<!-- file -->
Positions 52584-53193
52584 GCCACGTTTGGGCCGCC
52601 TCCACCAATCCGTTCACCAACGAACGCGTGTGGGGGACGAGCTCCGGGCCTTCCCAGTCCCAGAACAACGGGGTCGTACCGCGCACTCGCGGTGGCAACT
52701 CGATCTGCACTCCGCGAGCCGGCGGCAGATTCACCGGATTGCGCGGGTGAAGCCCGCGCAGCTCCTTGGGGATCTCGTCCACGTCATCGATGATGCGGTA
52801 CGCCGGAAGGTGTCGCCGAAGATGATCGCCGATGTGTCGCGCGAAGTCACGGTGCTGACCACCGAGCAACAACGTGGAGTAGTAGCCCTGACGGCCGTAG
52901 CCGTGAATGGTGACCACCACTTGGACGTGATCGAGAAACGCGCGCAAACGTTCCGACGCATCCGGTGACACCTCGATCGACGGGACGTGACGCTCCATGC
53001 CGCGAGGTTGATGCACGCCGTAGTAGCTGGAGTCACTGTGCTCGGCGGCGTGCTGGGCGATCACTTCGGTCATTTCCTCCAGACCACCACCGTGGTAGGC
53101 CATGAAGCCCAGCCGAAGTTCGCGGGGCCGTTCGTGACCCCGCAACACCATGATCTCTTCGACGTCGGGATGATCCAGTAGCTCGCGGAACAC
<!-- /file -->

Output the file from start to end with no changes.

Positions 52584-53193
52584 GCCACGTTTGGGCCGCC
52601 TCCACCAATCCGTTCACCAACGAACGCGTGTGGGGGACGAGCTCCGGGCCTTCCCAGTCCCAGAACAACGGGGTCGTACCGCGCACTCGCGGTGGCAACT
52701 CGATCTGCACTCCGCGAGCCGGCGGCAGATTCACCGGATTGCGCGGGTGAAGCCCGCGCAGCTCCTTGGGGATCTCGTCCACGTCATCGATGATGCGGTA
52801 CGCCGGAAGGTGTCGCCGAAGATGATCGCCGATGTGTCGCGCGAAGTCACGGTGCTGACCACCGAGCAACAACGTGGAGTAGTAGCCCTGACGGCCGTAG
52901 CCGTGAATGGTGACCACCACTTGGACGTGATCGAGAAACGCGCGCAAACGTTCCGACGCATCCGGTGACACCTCGATCGACGGGACGTGACGCTCCATGC
53001 CGCGAGGTTGATGCACGCCGTAGTAGCTGGAGTCACTGTGCTCGGCGGCGTGCTGGGCGATCACTTCGGTCATTTCCTCCAGACCACCACCGTGGTAGGC
53101 CATGAAGCCCAGCCGAAGTTCGCGGGGCCGTTCGTGACCCCGCAACACCATGATCTCTTCGACGTCGGGATGATCCAGTAGCTCGCGGAACAC